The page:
Courses - Fall 2022

Detailed descriptions of Undergraduate and Graduate courses may be found under the accordion headings below. Additional information and registration details, including days and times, and classroom locations, may be obtained from the Course Directory and Vergil.


 

FALL 2022 COURSE LISTINGS

Refer to the online Directory of Classes http://www.columbia.edu/cu/bulletin/uwb/ for days and times that courses will be offered.

Projected Registration Dates for Fall 2022:  Monday, April 18, 2022, for more information visit: https://www.registrar.columbia.edu/content/registration-dates-2022-2023

 

COURSES IN SOCIOCULTURAL ANTHROPOLOGY:

 

Anthropology UN1002x THE INTERPRETATION OF CULTURE.  3 Pts.  Instructor:  Naor Ben-Yehoyada.  The anthropological approach to the study of culture and human society. Case studies from ethnography are used in exploring the universality of cultural categories (social organization, economy, law, belief system, art, etc.) and the range of variation among human societies.  Recitation section required.  Days and times will be announced a few weeks before the start of term. Please refer to the Directory of Classes for detailed information http://www.columbia.edu/cu/bulletin/uwb/.

 

Anthropology UN1003x THE ENVIRONMENT.  3 Pts.  Instructor:  Sonia Ahsan.  This course introduces students to the fundamental idea of an “environment” and its concomitant concepts of crisis, climate, history, planet, and humanity. The course considers these concepts from within the humanities, while also offering a global and anthropological perspective. Through lectures, discussions, and assignments students will become familiar with major academic debates in environmental humanities and environmental studies. Students from all areas of study are welcome and no prior knowledge of the material is necessary.  Recitation section required.  Days and times will be announced a few weeks before the start of term. Please refer to the Directory of Classes for detailed information http://www.columbia.edu/cu/bulletin/uwb/.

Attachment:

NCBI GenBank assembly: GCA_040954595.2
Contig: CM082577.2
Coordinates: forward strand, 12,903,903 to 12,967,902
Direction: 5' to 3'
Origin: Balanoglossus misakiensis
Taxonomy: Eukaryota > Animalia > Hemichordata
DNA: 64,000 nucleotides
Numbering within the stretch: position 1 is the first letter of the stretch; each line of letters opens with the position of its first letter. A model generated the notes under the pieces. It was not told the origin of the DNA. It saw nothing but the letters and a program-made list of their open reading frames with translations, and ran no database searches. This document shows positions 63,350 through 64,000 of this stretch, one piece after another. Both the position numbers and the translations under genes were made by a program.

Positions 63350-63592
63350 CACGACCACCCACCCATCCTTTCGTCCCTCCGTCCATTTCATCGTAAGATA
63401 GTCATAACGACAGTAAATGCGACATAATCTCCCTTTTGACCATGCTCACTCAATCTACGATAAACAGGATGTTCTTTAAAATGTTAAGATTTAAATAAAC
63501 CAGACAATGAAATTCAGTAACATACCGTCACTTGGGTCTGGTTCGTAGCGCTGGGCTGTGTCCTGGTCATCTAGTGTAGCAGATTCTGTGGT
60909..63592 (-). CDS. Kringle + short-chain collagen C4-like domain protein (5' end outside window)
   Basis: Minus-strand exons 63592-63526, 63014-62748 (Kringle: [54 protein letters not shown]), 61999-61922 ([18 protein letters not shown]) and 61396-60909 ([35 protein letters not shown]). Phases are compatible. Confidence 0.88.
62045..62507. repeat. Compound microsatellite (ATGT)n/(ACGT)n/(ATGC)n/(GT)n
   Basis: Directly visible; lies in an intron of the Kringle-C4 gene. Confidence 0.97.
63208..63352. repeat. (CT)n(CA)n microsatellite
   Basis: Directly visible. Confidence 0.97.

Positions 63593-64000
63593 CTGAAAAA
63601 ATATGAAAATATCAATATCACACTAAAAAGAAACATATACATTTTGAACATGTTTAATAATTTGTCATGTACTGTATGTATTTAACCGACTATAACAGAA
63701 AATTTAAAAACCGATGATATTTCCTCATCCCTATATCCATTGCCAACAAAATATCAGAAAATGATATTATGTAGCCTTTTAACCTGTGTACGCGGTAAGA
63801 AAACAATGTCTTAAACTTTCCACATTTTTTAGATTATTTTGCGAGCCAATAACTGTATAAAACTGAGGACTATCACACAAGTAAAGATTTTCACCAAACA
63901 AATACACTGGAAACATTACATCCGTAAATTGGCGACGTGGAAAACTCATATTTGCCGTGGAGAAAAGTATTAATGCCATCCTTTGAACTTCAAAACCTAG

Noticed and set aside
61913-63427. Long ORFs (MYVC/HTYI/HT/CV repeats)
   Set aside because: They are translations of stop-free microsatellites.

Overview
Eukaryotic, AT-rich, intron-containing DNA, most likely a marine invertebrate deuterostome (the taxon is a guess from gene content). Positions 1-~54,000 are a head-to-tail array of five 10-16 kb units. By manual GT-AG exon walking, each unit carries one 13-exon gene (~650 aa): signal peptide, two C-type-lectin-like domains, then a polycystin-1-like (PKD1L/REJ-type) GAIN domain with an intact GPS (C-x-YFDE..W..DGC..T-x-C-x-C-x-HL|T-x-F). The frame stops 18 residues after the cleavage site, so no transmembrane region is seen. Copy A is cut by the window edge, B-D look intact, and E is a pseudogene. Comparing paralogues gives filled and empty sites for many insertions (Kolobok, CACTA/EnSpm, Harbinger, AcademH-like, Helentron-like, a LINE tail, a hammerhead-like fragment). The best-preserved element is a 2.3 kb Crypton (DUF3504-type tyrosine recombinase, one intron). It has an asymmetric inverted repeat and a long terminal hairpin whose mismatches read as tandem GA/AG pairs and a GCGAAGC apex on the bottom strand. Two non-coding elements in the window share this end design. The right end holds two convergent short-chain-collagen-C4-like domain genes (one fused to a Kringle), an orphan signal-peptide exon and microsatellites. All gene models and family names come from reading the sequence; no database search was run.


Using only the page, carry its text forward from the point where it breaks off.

Anthropology UN2004x INTRODUCTION TO SOCIAL AND CULTURAL THEORY.  3 Pts.  Instructor:  John Pemberton.  This course presents students with crucial theories of society, paying particular attention at the outset to classic social theory of the early 20th century. It traces a trajectory of writings essential for an understanding of the social: from Saussure, Durkheim, Mauss, Weber, and Marx, on to the structuralist ethnographic elaboration of Claude Levi-Strauss and the historiographic reflections on modernity of Michel Foucault. We revisit periodically, writings from Franz Boas, founder of anthropology in the United States (and of Anthropology at Columbia), for a sense of origins, an early anthropological critique of racism and cultural chauvinism, and a prescient denunciation of fascism.  We turn as well, also with ever-renewed interest in these times, to the expansive critical thought of W. E. B. Du Bois.  We conclude with Kathleen Stewart’s A Space on the Side of the Road--an ethnography of late-twentieth-century Appalachia and the haunted remains of coal-mining country--with its depictions of an uncanny otherness within dominant American narratives.

 

Anthropology UN3040x ANTHROPOLOGICAL THEORY.  4 pts.  Instructor:  Lesley Sharp.  Comprehensive and in-depth engagement with foundational and contemporary theoretical concepts and texts in Anthropology. Required of all Barnard students majoring in Anthropology (including specialized tracks). Permission of instructor required for non-majors. Not open to First Year students. Prerequisite:  an introductory (1000 level) course in Anthropology. The enrollment limit is 30.